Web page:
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Session: Multi-Disciplinary General ePoster Viewing [Return to Session]

Correlations of Evaluation Metrics in Deep Learning-Based Segmentation

H Tan*, Y Xiao, R McBeth, S Lee, University of Pennsylvania, Philadelphia, PA


PO-GePV-M-12 (Sunday, 7/10/2022)   [Eastern Time (GMT-4)]

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Purpose: Although various forms of evaluation metrics have been explored in deep-learning based approaches towards biomedical segmentation problems, no previous study has been done to compare their performance curves during neural network training. In this work, we examine (i) the mutual relations among the learning curves of various evaluation metrics to determine which measures improve synchronously during network training in a correlated manner (ii) the correlations among their ranking scores in the context of the segmentation of OARs in lung CT via convolutional type neural networks.

Methods: We employ the cross-correlation function as a measure of the correlations among learning curves. Correlograms are used to explore and identify mutual dependencies among the metrics. The Spearman’s rank correlation coefficients are computed and, in particular, are used to identify geometrical counterparts associated with information-theoretic metrics. The neural network architecture employed is Unet and a few other variants.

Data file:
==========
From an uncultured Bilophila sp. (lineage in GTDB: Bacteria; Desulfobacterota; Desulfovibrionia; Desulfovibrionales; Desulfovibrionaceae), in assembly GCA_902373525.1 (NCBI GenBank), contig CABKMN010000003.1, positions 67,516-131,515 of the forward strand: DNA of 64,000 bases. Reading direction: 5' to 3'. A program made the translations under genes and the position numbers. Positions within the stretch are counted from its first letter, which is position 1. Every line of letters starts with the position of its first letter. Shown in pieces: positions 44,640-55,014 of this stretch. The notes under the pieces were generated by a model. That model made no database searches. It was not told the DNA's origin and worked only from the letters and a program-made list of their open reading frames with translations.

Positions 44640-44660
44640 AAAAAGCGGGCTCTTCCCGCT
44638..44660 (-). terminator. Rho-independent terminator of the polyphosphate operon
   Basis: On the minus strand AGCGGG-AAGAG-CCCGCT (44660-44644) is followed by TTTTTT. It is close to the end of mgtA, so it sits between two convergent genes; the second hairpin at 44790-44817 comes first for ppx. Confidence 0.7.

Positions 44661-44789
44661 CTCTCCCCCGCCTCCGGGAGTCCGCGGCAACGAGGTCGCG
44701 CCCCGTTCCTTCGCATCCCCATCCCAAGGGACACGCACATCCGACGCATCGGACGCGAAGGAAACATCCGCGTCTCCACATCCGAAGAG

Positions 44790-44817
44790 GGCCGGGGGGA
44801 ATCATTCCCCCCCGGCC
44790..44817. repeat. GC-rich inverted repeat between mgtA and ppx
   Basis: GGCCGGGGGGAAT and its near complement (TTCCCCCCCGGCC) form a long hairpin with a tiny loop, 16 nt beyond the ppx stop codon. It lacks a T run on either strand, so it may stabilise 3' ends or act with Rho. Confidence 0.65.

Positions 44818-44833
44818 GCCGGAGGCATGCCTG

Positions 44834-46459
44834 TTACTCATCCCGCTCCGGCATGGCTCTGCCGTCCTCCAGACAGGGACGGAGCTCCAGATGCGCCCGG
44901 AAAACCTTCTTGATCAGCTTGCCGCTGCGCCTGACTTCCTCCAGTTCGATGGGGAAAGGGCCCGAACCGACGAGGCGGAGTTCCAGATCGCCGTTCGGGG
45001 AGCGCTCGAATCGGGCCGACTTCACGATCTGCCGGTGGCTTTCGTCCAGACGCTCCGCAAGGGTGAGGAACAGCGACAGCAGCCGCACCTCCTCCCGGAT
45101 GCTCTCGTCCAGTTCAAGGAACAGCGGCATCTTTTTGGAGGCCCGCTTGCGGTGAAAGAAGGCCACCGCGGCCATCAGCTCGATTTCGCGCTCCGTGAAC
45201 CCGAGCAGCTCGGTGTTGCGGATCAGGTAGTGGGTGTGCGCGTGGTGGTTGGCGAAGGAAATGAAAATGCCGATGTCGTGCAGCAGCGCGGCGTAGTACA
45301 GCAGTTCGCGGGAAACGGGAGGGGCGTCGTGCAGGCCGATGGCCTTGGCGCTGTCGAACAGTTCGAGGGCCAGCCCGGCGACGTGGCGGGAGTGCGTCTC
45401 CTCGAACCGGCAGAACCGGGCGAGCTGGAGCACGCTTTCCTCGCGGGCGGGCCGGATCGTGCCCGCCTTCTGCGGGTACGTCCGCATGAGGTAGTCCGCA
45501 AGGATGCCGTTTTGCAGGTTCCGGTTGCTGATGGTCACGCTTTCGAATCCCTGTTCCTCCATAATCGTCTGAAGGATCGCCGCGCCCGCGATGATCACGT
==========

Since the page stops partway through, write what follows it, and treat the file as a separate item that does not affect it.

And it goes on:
Results: For each evaluation metric, strongly-correlated ones are identified through visual inspection of correlograms. Some notable
results: (i)the Dice coefficient generally exhibits a learning curve that is strongly-correlated with many other conventional metrics such as precision and sensitivity, but not with the measure of volumetric similarity which does not demonstrate clear correlation with most other metrics (ii) the mutual information metric appears to be a robust metric with scoring performances intimately related to Dice and a Tversky index that interpolates between Dice and sensitivity.

Conclusion: We initiated a study of the mutual dependencies among the learning curves of various forms of segmentation evaluation metrics by examining their cross- correlation functions. Their correlograms characterize the network’s training process and can potentially be related to a study of its capability. Our study of their Spearman’s rank correlation coefficients shows that they can be harnessed to associate geometrical intuitions with abstract metrics such as information-theoretic ones.


Image Analysis, Segmentation


IM/TH- image Segmentation: General (Most aspects)

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